A small frown crossed Willow's features. "But ... they're ... chairs."
Xander shrugged, obviously unable to dispute the fact that they were indeed chairs.
Willow glanced at a number of them set to one side, presumably now classified in the 'more interesting' category. They sported attractive carvings along the arms, down the legs and on the backrests.
"Though, now they're better chairs," she offered encouragingly. "Way, way better than those dull, boring things." She wrinkled her nose at the offensively bland outcasts and wiggled dismissive fingers in their direction. "Why, I wouldn't even consider for one single second sitting on one of those inferior, un-decorated pieces of ... of chair excrement!"
"Thanks," Xander acknowledged. "You can stop now."
"Oh, good," Willow sighed gratefully. "I was running out of ways to be indignant about the furniture."
Xander nodded appreciatively. "Big 'A' for effort, though."
Grinning, Willow checked her wristwatch. "So, I'm free for the next hour and a half. You wanted lunch?"
Xander perked up immediately. "Lunch is good. I'm thinking maybe classic Thai or Japanese. Someplace where you sit on something not a chair."
"Any place that's not a coffee house works for me," smirked Willow. "Too many of them for one day."
"Cool. Let me just ..."
Xander's reply was terminated mid-stream by the sound of raised voices.
"Would you stop?" came a woman's emphatic demand.
"But baby ..." a male wheedled in response.
Xander, Willow and virtually everyone else within earshot turned toward the source of what seemed to be an impending argument. A couple stood before the front counter. The young man was tall and muscular. He looked as though he could be intimidating, should he so choose. However, he was wilting badly in the face of his companion's wrath, instead resembling a repentant and chastised puppy. The woman was a figure more readily recognizable as Serafina.
"Don't 'baby' me," Serafina dictated firmly. "What does that— Why do you even use that word?" She threw her hands to the sides. "Am I like three-months old to you or something?"
"Naw, ba—" came the hasty rebuttal, but the man caught himself in time. "'Course you're not. Look, don't be mad. I'm sorry, okay? Just, that guy was flirtin' with you, and—"
"Flirting? Benny, he said 'Have a nice day'! He's in the service industry, he's supposed to say 'Have a nice day'!"
"But it was the way he said it," asserted Benny, intent on making a stand.
Serafina had clearly reached the end of her rope. Deliberately, she settled her purse upon her shoulder. "That's it, it's over."
Benny appeared stunned at the news. "Over?"
"Don't bother coming for your stuff," she told him crisply. "I'll have one of my brothers bring it by your place this weekend."
Benny's eyes narrowed as his lips set in a tight line, showing the signs of finally losing his temper. "We're not—" he protested, but Serafina was in no mood to listen. Turning sharply on her heel, she headed for the door.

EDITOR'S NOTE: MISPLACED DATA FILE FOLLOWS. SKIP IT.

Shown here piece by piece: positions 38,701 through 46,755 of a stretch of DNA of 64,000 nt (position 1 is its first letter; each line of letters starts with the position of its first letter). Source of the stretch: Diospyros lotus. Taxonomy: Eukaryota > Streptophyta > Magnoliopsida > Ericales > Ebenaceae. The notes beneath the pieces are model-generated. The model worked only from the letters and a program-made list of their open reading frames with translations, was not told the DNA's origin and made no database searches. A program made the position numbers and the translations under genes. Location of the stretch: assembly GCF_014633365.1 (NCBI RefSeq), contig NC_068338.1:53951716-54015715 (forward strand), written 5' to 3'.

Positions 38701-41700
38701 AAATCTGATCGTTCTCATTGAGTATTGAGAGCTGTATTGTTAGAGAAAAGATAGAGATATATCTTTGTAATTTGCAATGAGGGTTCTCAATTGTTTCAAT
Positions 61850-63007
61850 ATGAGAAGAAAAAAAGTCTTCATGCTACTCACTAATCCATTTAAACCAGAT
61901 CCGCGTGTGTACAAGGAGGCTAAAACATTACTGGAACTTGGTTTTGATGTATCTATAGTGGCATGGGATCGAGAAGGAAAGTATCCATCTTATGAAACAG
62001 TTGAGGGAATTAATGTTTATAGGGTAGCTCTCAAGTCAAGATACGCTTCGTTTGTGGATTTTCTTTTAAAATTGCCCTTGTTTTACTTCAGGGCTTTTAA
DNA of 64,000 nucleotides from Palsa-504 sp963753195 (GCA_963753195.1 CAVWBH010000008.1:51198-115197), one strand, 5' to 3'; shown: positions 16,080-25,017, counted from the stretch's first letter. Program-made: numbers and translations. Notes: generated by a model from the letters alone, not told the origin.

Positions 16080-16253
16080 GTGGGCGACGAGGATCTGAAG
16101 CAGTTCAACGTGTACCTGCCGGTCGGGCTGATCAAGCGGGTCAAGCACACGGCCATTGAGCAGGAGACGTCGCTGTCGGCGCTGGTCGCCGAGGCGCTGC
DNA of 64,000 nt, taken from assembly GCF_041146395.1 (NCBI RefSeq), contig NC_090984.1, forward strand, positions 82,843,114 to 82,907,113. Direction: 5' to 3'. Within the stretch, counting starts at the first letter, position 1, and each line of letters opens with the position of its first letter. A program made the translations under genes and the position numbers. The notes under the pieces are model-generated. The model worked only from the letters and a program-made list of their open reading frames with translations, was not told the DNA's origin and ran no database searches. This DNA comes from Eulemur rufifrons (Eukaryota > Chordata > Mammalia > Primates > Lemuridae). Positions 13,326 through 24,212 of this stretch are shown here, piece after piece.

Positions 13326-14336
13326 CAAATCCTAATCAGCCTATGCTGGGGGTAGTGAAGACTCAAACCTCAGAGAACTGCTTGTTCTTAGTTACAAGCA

"Don't you just walk away from me!" warned Benny angrily, reaching out and grabbing her elbow.
Whirling, Serafina tried to jerk her arm free, but Benny held on fast. The atmosphere in the coffee shop grew tense and there was the grating sound of chairs being shoved aside.
"Let me go," insisted Serafina, eyes flashing tiny daggers.
"We're talking about this."
"No, we're not," she refuted. "Now let me go."
Again, she attempted to free her arm, but met with no more success than before. It was then that she noticed Xander hovering nearby.
"I think the lady just made a request," he told Benny in a calm and quiet tone. "Maybe you wanna honor it voluntarily, while you've still got options."
"Who the hell are you?" sneered Benny.
"He's no one," snapped Serafina. She looked at Xander. "It's okay. Benny wouldn't hurt a fly, he's just excitable." Regardless, Xander stood his ground. "It's okay," she assured.
Both men continued to glower threateningly at each other for a second and then Xander, obviously against his better judgment, backed away. Pouncing upon the momentary distraction, Serafina seized the opportunity to wrench her arm from Benny's grip. Instantly, his demeanor returned to one of a whipped puppy.
"We're done, Benny." Serafina's face was a picture of determined resolution. "Go home."
Like a landed fish, Benny's jaw worked rapidly several times but no words emerged. It took a little while, but he eventually realized that any further objections were doomed to failure. Visibly crushed and slumped in defeat, he shuffled miserably toward the exit.
"All that for a latte," sighed Serafina as the door closed.
Shaking her head, she too made her way to the street, but before leaving, caught Xander's eye. She smiled and mouthed 'Thank you' before she, too, was gone. The Common Grounds remained hushed for a second after her departure, but soon burst into a hubbub of speculative chatter. Xander rejoined Willow, weaving through the jumble of chairs that he had hastily tossed aside not long before. He darted a sheepish glance in her direction. She regarded him with slightly exaggerated schmoopy eyes, hands clasped beneath her chin.
"You're so gallant," she all but swooned.
"Just for that," replied Xander, jabbing a finger in the air, "you're paying."
"'Gallant' means 'cheapskate' in French, right?" queried Willow with a sunny smile.
Xander didn't answer. Snatching his jacket, he tossed an arm over Willow's shoulders and steered her toward the exit. She put up no resistance but as they stepped out onto the sidewalk, glanced behind just in time to see Serafina disappearing around the corner. She looked up at Xander, who stared straight ahead, and a thoughtful expression crept across her face.